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The Tiebout Hypothesis; Near-Optimality in Local Public Good Economies (pdf, ps)

Myrna Wooders; Econometrica, Vol. 48, No. 6. (Sep., 1980), pp. 1467-1485.


Over two decades ago, Charles Tiebout conjectured that in economies with local public goods, consumers "vote with their feet" and that this "voting" creates an approximate "market-type" equilibrium. He hypothesized that this approximate equilibriumis "nearly" optimal and, the smaller the moving costs, the closer the equilibrium is to an optimum. This paper provides a formal model of an economy with a local public good and endogenous jurisdiction structures (partitions ofthe set of agents into jurisdictions) which permits proofs of Tiebout's conjectures. Analogues of classical results pertaining to private-good economies, such as existence of equilibrium and convergence of the core to equilibrium states of the economy, are obtained for the approximate equilibrium and approximate cores.

Comment, July 2001

In this paper, prices are described informally as "Lindahl". Indeed, in equilibrium the prices defined equal (that is, are the same numbers) as Lindahl prices, givenequal sharing of profits by all member of each jurisdiction. The reader will see, however, that the per unit price for public good depends only on the numbers of players in a jurisdiction and not on the type of the player. Thus, the prices are anonymous.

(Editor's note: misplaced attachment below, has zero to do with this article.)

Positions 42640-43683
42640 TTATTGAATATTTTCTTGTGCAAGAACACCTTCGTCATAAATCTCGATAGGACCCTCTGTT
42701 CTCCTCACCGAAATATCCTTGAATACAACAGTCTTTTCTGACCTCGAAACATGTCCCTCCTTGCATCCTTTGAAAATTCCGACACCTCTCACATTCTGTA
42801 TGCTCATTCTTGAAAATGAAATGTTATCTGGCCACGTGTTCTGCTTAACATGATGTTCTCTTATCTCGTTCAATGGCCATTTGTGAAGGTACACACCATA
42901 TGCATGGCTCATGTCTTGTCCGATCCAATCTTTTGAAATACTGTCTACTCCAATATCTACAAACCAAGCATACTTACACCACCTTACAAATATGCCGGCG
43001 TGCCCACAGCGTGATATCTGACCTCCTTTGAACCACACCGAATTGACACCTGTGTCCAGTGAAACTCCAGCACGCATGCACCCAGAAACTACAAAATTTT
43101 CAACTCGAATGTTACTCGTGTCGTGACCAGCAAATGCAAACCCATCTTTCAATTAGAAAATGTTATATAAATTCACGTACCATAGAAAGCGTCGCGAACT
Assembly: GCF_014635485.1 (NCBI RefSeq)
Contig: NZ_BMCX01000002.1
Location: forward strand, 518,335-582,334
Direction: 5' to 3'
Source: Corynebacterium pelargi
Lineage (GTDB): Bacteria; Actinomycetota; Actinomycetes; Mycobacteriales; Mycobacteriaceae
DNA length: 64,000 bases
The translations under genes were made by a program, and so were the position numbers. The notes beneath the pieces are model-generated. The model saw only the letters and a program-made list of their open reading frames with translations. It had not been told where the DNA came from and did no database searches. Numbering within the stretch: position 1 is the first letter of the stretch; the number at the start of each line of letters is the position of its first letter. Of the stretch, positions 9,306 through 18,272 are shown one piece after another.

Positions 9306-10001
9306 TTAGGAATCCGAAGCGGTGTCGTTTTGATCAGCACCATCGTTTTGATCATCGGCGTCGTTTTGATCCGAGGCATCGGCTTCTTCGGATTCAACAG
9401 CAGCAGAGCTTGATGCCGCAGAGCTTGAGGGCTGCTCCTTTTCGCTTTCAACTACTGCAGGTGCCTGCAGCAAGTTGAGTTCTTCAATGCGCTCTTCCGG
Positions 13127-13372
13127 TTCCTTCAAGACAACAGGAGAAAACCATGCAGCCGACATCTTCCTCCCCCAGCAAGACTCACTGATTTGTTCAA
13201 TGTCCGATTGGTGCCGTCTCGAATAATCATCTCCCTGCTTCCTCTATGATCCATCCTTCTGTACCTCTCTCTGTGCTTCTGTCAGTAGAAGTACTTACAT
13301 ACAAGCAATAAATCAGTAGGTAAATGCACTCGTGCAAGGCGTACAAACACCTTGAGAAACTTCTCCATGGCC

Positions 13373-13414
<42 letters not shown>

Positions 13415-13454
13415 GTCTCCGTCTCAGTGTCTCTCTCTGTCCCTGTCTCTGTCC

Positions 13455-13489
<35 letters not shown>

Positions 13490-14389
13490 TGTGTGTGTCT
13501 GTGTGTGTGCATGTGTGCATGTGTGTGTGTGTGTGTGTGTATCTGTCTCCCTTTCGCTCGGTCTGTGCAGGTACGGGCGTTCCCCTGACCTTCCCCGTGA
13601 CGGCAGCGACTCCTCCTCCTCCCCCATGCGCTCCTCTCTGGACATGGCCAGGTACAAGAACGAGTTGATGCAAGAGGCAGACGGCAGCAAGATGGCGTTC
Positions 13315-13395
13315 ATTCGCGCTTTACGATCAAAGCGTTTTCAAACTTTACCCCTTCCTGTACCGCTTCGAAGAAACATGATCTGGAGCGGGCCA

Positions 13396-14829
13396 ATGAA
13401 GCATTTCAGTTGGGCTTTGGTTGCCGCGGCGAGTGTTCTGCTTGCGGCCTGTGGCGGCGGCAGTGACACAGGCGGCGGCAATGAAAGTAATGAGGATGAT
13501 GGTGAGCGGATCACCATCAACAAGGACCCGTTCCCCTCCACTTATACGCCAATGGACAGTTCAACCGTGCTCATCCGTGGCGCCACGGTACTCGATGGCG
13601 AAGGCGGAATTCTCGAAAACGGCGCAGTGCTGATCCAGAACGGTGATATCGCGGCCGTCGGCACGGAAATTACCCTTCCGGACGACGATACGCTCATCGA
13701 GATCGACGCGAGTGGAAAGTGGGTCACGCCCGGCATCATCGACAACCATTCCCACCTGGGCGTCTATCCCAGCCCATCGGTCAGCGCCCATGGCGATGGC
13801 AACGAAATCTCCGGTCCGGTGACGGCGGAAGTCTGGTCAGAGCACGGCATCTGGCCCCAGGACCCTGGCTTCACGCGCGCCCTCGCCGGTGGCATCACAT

Another comment: June 2004. A few readers have wondered about the relationship of this paper to subseqent research and in particular a 1980 typescript. The typescript) and a 1979 paper allow nonanonymous or differentiated crowding -- for example, individuals may care not only about the numbers of individuals in their coalition/club/jurisdiction but also about their types. (Parts of the research in both these papers underlies a 1982 Cowles Foundation Discussion Paper with Martin Shubik. A number of papers published in journals and volumes also use this research -- cf. this or that.) With nonanonymous crowding, individuals who have quite different demands for public goods and congestion, for example, may neverthess want to live together in the same jurisdiction. Marriage models are special cases of nonanonymous crowding.


Tiebout economies, clubs, external effects,strict small group effectiveness, taste-homogeneity, core, equilibrium, jurisdiction formation.